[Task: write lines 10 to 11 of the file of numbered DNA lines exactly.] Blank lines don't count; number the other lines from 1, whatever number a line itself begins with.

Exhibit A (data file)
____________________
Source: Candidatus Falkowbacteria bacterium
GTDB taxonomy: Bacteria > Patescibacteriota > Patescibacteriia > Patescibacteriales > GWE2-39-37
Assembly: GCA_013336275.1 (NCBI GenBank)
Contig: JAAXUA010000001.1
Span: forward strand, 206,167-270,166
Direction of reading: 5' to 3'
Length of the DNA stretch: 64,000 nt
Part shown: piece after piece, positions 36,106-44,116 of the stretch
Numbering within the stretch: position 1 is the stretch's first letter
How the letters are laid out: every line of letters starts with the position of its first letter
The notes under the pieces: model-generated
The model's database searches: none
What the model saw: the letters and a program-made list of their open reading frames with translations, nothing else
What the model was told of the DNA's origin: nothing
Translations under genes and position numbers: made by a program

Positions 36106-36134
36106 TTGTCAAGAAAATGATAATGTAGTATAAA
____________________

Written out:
How the letters are laid out: every line of letters starts with the position of its first letter
The notes under the pieces: model-generated